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But Not All Men

TW - Violence Against Women, S***** Assault, R*pe, Domestic V*******, Sexism.


We acknowledge that gender based discrimination and violence happens against all genders, however this article will focus on gender based discrimination and violence against women.


All women have been in this situation. We’re telling our friends about the time we walked home late at night and were concerned about a strange man close to us.

“I crossed the road and got my pepper spray ready. I made sure I was prepared in case he attacked me.”


But not all men


No matter what story we share with people about being afraid or trying to protect ourselves from men, there is always that one person who feels the need to say this eye rolling phrase.





But what does this mean? And why does this phrase cause so many women to roll our eyes?


Where the phrase came from


The phrase "not all men" has been used for years as a defence mechanism in discussions about gender inequality. It emerged in response to conversations highlighting the pervasive nature of harassment, discrimination and violence against women. Its intention is to distance individuals from the negative actions of some men and assert that not all men are culpable for these issues.


However, it's crucial to understand that the phrase "not all men" did not emerge from a vacuum. It often arises from a misunderstanding of the purpose behind discussing gender-related problems. While its intent may be to defend men who do not engage in harmful behaviour, its effect can be harmful to productive discourse.


Debunking Not All Men


Let's get real for a moment and debunk this "not all men" notion, because it's about time we confront the uncomfortable truths.


Understanding the Perception


One common misconception is that when women talk about sexism, they are claiming that all men are inherently sexist or potential rapists. Let's be clear; that's not the case. Women are not suggesting that every man walks around with a hidden agenda to perpetuate gender inequality. What we are saying is that all women have, at some point in their lives, experienced sexism, harassment, or assault by men. It's not about accusing every man; it's about acknowledging the shared experiences of women.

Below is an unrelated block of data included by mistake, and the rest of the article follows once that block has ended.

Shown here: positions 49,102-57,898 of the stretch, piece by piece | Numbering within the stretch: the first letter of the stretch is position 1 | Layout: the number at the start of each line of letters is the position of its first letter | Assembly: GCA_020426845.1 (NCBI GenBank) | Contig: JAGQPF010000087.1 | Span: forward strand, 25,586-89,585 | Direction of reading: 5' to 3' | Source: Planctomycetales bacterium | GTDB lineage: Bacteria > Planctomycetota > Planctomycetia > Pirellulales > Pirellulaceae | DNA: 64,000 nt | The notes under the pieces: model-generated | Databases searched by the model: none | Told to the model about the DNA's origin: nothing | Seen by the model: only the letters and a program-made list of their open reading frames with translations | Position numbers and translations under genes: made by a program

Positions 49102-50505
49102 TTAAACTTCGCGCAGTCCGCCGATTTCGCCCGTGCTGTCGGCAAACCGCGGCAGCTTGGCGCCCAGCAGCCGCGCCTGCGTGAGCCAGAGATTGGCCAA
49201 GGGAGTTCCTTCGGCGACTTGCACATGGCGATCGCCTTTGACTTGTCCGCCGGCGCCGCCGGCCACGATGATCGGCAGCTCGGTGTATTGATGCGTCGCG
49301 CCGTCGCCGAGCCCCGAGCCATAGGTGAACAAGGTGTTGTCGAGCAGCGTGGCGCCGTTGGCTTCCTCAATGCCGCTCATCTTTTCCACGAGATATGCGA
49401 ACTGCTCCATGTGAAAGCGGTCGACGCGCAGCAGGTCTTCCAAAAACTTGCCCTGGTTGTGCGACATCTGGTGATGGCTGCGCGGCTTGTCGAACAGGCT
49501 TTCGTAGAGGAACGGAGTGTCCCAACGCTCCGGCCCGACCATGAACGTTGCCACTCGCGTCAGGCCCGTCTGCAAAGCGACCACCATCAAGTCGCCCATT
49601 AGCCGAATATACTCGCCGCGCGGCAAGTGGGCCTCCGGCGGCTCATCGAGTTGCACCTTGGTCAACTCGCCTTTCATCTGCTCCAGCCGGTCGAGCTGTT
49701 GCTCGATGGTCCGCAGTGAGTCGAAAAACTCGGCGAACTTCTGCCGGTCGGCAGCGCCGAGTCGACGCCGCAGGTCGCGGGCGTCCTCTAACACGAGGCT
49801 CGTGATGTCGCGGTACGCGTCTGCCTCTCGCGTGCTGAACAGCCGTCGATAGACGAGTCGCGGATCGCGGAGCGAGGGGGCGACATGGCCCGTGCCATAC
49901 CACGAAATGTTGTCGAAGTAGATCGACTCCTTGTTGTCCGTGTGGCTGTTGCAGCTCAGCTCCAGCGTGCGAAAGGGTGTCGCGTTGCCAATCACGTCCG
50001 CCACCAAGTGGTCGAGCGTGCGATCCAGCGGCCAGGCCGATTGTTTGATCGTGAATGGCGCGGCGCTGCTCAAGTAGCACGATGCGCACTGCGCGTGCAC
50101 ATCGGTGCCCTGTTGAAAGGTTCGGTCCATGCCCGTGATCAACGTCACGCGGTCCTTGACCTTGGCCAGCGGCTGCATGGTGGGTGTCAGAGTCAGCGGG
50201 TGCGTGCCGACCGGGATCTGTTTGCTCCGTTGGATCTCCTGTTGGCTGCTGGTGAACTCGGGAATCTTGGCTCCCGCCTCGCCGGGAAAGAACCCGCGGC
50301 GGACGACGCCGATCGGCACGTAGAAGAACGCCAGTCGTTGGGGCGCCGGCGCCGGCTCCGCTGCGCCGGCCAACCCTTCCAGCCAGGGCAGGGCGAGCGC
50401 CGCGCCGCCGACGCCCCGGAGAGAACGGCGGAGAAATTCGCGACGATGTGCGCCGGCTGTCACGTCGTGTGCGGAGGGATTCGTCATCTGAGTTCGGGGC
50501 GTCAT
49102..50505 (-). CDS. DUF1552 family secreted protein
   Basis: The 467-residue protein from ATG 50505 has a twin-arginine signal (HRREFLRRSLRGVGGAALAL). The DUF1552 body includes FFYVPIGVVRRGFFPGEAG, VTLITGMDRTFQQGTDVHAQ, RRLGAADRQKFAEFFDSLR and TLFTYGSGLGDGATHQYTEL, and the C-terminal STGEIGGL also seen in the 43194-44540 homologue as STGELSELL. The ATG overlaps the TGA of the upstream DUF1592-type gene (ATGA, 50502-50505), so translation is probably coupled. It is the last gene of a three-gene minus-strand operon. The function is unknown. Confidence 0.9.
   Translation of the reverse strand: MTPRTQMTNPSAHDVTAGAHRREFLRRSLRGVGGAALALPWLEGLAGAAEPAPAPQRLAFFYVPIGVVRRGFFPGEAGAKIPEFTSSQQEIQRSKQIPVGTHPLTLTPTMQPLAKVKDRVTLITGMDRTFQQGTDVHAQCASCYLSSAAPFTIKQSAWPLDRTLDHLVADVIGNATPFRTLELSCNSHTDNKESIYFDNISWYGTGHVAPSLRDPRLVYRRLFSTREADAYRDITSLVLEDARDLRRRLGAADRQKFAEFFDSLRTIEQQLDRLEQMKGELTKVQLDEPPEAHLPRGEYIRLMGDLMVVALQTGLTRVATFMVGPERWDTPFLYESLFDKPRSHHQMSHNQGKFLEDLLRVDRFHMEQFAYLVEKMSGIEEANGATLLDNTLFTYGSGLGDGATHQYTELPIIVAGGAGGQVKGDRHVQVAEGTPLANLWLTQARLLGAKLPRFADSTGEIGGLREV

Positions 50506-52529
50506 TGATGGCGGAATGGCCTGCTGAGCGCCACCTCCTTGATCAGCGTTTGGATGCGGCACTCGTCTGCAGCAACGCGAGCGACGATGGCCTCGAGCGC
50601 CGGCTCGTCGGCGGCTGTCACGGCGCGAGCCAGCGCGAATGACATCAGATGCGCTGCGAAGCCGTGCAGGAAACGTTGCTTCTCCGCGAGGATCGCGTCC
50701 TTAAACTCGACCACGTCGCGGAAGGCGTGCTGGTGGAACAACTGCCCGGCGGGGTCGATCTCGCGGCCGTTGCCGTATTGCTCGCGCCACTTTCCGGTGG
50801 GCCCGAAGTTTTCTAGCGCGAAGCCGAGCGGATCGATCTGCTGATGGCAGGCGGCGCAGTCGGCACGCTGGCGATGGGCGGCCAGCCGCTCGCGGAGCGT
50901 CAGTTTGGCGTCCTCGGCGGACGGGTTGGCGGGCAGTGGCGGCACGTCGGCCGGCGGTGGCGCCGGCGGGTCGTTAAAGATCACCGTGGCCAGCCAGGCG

Men Benefiting from the Patriarchy


One common misconception is that when women speak out about gender-based issues, they are accusing all men of being oppressors. However, the reality is more nuanced. Gender inequality, rooted in patriarchy, is a systemic issue that has existed for centuries. It's not about blaming individual men, but recognizing that society, historically, has favoured men in various ways.


Women don't seek to overpower men or make them experience the same oppression women face. Instead, the goal is to create a society where all genders are equal, with the same opportunities, rights, and respect. It's about dismantling the structures that have historically disadvantaged women, without seeking to oppress men in return.


Microaggressions Against Women


Microaggressions are subtle, often unintentional acts or comments that perpetuate stereotypes or biases. For example, telling a woman she's "too emotional" when expressing her feelings, while a man expressing his feelings, usually in the form of anger, is seen as “passionate”. Other examples of microaggressions include (but aren’t limited to):


Mansplaining: When a man condescendingly explains something to a woman, assuming she lacks knowledge or expertise in the subject, even when she is well-informed.


Body Policing: Commenting on a woman's appearance, weight, or clothing choices in a way that objectifies or criticises her, rather than focusing on her ideas or abilities.


Interrupting or Talking Over: Consistently interrupting or talking over women during conversations, meetings, or discussions, which can silence their voices and ideas.


Microinequities: Small, subtle behaviours that convey unequal treatment, such as excluding women from important conversations, making sexist jokes, or failing to acknowledge their accomplishments.